Cert 15 Stars 4

Fear and harassment on an online date leads to violence and a desperate bid for freedom in this confident, muscular, accomplished and heartbreaking US crime drama which always feels authentic and never exploitative.

When a white policeman is shot after he’s pulled them over, black citizens Jodie Turner-Smith and Daniel Kaluuya try to escape to communist Cuba, a destination full of implicit criticism of US capitalism and its historical relationship with slave labour.

By turns thrilling, funny and moving, their journey progresses from being a road trip expose of US racial divisions to a lyrical love story, with a script which digs into ideas of social mobility, role models and solidarity.

However TV reports and social media bestows an unwelcome air of celebrity on the outlaw pair, feeding negative stereotypes and helping perpetuate a cycle of oppression.

As a modern day Bonnie and Clyde, Turner-Smith and Kaluuya make a combative and sexy pair, and shockingly overlooked by the major awards the British acting duo could at least have expected some recognition from the BAFTAs.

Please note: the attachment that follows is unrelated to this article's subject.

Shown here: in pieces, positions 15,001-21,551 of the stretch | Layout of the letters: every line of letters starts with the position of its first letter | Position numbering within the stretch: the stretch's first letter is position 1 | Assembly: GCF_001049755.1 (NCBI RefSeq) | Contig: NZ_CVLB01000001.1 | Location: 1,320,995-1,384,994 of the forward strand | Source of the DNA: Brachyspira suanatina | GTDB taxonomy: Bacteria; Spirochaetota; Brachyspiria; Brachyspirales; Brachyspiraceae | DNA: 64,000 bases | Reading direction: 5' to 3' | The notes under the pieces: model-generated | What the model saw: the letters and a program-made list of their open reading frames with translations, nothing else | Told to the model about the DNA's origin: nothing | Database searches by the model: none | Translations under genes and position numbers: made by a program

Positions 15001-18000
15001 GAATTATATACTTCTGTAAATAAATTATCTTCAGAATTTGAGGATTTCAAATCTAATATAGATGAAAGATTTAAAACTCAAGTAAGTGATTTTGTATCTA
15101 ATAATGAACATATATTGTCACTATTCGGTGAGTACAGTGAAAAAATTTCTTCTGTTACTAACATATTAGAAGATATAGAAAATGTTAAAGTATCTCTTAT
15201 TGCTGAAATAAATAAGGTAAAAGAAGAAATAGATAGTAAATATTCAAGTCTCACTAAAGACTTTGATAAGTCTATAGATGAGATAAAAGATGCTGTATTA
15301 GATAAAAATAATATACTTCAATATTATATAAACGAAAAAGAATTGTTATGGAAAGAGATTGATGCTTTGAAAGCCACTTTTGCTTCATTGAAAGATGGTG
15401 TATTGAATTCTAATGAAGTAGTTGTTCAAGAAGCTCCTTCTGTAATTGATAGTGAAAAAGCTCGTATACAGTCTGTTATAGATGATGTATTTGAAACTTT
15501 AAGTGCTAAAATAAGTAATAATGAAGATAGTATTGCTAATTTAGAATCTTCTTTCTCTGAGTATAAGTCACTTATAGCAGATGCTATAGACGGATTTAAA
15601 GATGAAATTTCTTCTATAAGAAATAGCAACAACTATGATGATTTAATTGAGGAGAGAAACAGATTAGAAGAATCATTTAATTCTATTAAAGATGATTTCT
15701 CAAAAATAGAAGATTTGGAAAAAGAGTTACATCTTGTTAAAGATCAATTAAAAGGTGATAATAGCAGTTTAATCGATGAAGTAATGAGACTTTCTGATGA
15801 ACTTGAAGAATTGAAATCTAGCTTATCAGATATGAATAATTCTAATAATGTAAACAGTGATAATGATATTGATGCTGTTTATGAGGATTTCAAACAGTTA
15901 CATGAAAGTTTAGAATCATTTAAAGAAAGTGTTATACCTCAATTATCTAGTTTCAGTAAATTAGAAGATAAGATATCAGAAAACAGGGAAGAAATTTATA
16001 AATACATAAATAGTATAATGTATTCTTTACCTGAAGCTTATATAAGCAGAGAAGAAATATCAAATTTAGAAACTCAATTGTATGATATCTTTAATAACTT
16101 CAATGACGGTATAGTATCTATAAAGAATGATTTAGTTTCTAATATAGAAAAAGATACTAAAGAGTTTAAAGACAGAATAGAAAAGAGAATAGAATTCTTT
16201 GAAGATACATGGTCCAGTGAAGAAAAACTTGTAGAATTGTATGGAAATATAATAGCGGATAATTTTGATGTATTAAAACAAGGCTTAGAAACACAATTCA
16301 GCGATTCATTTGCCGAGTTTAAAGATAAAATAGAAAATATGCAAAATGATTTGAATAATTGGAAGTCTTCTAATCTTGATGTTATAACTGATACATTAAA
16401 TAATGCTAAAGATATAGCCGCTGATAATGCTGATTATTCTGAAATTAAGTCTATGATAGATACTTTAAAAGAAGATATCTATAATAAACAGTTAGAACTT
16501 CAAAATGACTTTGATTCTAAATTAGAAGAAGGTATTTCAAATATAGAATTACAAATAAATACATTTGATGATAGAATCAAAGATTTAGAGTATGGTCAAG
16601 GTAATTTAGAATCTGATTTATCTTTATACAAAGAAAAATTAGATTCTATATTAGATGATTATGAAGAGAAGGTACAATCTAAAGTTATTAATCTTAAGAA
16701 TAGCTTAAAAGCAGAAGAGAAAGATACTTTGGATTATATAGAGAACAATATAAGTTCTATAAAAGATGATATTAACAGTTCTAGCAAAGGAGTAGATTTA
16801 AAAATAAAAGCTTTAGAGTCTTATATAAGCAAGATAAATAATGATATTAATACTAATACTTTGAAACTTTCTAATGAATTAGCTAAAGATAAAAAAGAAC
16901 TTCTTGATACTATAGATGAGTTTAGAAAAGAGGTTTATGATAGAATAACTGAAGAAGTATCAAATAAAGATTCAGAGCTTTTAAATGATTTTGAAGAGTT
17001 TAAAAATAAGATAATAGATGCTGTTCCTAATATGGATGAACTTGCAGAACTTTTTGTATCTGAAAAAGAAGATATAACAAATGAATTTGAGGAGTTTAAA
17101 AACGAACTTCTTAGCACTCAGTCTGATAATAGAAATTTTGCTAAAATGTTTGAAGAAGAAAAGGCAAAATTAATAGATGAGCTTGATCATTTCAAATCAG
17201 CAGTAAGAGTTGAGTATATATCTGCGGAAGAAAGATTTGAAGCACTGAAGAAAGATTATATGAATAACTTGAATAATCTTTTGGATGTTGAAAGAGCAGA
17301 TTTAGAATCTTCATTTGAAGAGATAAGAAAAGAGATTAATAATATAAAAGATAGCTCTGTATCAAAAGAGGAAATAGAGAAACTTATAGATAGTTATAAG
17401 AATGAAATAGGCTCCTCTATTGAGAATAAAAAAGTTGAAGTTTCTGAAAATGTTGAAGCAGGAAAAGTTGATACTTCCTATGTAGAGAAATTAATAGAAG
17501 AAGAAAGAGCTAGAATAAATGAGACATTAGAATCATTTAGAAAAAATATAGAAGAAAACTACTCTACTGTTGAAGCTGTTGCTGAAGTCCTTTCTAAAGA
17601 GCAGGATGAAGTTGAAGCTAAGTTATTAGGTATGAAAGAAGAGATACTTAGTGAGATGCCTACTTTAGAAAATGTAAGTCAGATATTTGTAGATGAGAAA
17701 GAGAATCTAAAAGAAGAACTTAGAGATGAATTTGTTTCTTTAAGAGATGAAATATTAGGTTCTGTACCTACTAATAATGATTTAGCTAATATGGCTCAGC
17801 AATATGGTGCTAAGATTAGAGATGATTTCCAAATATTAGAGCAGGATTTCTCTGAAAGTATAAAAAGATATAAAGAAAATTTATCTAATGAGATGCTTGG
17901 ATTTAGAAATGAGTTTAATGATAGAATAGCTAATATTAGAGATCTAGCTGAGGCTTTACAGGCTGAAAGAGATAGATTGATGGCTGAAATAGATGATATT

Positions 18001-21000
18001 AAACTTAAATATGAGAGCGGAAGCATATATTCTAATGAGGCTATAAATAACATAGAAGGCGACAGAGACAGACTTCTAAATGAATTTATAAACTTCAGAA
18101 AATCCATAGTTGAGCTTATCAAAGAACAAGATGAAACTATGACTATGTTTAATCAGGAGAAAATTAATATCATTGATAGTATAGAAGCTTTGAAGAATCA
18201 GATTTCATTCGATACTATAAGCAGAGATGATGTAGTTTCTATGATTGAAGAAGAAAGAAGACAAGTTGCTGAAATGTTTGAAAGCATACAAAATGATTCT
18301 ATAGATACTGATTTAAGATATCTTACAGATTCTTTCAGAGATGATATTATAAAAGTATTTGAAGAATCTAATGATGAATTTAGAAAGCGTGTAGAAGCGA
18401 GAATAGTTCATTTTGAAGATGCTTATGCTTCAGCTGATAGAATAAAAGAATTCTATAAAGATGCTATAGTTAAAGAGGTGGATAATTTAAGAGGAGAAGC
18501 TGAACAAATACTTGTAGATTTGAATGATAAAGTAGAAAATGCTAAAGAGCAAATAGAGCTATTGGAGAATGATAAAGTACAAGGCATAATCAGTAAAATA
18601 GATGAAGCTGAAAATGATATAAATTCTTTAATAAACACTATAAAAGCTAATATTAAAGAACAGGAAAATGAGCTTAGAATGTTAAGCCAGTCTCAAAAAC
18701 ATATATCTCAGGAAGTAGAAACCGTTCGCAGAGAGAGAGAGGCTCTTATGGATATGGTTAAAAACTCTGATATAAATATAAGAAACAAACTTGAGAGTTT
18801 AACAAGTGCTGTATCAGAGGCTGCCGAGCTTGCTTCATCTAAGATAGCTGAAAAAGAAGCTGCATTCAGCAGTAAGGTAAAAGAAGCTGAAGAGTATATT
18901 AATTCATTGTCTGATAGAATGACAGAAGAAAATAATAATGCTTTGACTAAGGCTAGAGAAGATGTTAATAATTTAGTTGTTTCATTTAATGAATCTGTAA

Cert 15 Stars 3

There are few more promising dramatic scenarios than teenage romance in a war torn country, but this modern day coming-of-age tale is more concerned with raising awareness for its tragic real life background than delivering gripping spectacle.

Noor is a British teen visiting her grandparents who live in Kashmir, the poverty stricken border country which has been the centre of a war between India and Pakistani since 1947.